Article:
Director: Todd Phillips
Screenplay: Todd Phillips, Scott Silver
Review: RJ Bland
When you think of the most iconic villains of modern times, we as horror fans tend to think of characters like Freddy Kruger, Michael Myers, Jason Vorhees etc. However if you spread the net a little wider you have big guns like Darth Vader, Hans Gruber and Hans Landa (what's with the name Hans?!). Another one to add to the list is Batman's arch nemesis, The Joker. It's a role that has been played by several actors over the years but most famously, Jack Nicholson (Batman 1989) and Heath Ledger (The Dark Knight 2008). Both of those are universally accepted as being incredible portrayals of the the Clown Prince of Crime. It's a role that comes with a lot of pressure and there aren't too many actors that are equipped to take it on to be honest. Director Todd Phillips and the peeps at Warner Brothers decided that Joaquin Phoenix was the best man for the job for the latest imagining of Gotham's most famous psychopath. An interesting choice but from the trailers he certainly looked the part. But how did he – and the film – perform?
Arthur Fleck is a heavily medicated and troubled middle-aged man living at home with his sickly mother in early 80's Gotham. He can't hold down a regular job and earns a living dressed as a clown attending kids birthday parties and holding up SALE NOW ON signs outside shops. Arthur is a desperately unhappy man and feels the weight of the bleak, dog-eat-dog Gotham society on his shoulders. He's mocked, beaten up, abused and generally ignored. The one thing getting him through it all is his desire to be a stand up comedian and he idolises a TV show host/comedian called Murray Franklin (brilliantly played by Robert De Niro). However when he gets fired from his clown gig for taking a gun into the children's ward of a hospital and Murray Franklin publicly humiliates him on television, Arthur's grip on reality fades even further and he descends into a negative spiral of violence and madness.
Joker isn't an easy watch. In fact, at times, it's almost unwatchable. Director Todd Phillips (yes, the guy that made Old School!) wastes little time is establishing the mood and tone of the film by having Fleck savagely beaten by a bunch of hoodlums in an alleyway after they have nicked his street sign. Lots of bad things happen to this man and the further the film progresses, the more we learn of his backstory and the more tragic his tale becomes. It's impossible to watch Joker without feeling any semblance of empathy for this man, who will go on to become a murderous supervillain but that's one of the beautiful things about the film. All previous iterations have been polar when it comes to Batman and Joker, good and bad. But this film muddies the waters quite significantly because not only do you find yourself caring for (but not necessarily rooting for) Phoenix's disturbed character – Thomas Wayne, darling of the Batman story, is an arrogant schmuck. What Arthur Fleck becomes almost feels inevitable. The ingredients are all there for this character to exist and the end of the film feels like we're seeing a man answer his calling.
From a technical perspective, Joker is a huge success. Todd Phillips' )and cinematographer Lawrence Sher's) vision of Gotham is wonderfully grey and sparse. It's like a dystopian New York city. Joker is a dark film (quite literally) and very muted and the depiction of a tormented man being pushed over the edge is just perfect. Gruelling and painful at times, but it needs to be. I know that there is a pressure on Superhero/comic book movies to up the ante when it comes to this kind of thing but nothing that has come before really compares to this in terms of gritty psychological drama. The theme's that the intelligent script touches upon, most notably the division between the haves and have-nots, are as relevant today as ever and at a time when we are seeing mass protests over climate change and Brexit and racial issues, it feels as poignant as ever. At a time when mental health is no longer a taboo subject (thank god), it feels even more resonant. Some critics may claim that this film glorifies the idea of getting revenge on society for your own misfortune but in reality it's message is more about the effect that a hard world has on a fragile mind.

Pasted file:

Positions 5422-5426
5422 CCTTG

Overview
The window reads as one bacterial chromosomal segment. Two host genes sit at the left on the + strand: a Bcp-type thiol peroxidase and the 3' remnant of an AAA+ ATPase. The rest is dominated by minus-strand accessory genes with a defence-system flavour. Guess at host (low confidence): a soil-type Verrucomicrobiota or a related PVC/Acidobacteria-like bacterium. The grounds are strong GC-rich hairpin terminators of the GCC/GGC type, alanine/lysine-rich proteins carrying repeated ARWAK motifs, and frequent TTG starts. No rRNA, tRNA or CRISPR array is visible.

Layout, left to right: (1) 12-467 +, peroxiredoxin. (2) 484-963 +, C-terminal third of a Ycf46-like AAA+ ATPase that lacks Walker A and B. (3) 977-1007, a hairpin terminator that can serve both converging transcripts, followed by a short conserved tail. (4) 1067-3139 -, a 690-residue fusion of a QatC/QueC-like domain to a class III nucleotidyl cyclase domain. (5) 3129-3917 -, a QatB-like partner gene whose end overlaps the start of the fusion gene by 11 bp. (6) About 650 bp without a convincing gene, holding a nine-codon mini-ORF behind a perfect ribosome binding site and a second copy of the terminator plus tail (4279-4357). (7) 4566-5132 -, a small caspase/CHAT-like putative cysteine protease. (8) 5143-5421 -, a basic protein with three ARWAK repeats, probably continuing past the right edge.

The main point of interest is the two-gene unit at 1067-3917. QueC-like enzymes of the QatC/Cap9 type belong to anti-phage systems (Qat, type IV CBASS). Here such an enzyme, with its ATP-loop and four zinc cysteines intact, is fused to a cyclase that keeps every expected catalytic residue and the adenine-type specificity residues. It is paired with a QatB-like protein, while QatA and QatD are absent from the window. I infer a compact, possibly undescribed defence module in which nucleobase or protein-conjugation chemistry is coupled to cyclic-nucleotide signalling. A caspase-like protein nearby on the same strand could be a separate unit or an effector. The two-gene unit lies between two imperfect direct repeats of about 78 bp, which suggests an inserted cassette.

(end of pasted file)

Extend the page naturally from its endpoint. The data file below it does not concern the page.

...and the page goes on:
Of course, I haven't mentioned Joaquin Phoenix's yet but that's simply because it makes sense to leave the best to last. Phoenix has delivered some accomplished performances in his life. He's played cowardly despot (Gladiator), lonely bachelor (Her) traumatised hitman (You Were Never Really Here) and country music God (Walk the Line) but this is without a doubt, the best thing he has ever done. Ledger received rave reviews (and rightly so) for his version of the Joker but he played him as more of a calculated nihilist. Phoenix's Joker is a different beast. He's more real. Extremely vulnerable, mentally disturbed and completely chaotic. He's a reactive force rather than a proactive one. But it doesn't make him any less terrifying when he dons the iconic Joker garb in the last act of the film. Transformation complete, Phoenix looks like he was born to play this role. Before this he's simply electrifying too. The long, dark stares, the shrieking, the dancing, the hidden trauma – it's all there. Watching it you really believe you are watching a man descend into madness. It's a thing of rare beauty. His physical transformation is also startling too.
Joker will not appease everyone however. It's a tough two hours. Draining almost. Watching a man suffer at the hands of others and then turn into a monster is not a 'fun' experience. There are a couple of scenes of hard violence that may affect some too. However, none of this can be a surprise for anyone that knows what kind of film this is going to be.
Go in knowing that it's not going to be a Thor Ragnarok style romp and you'll be fine.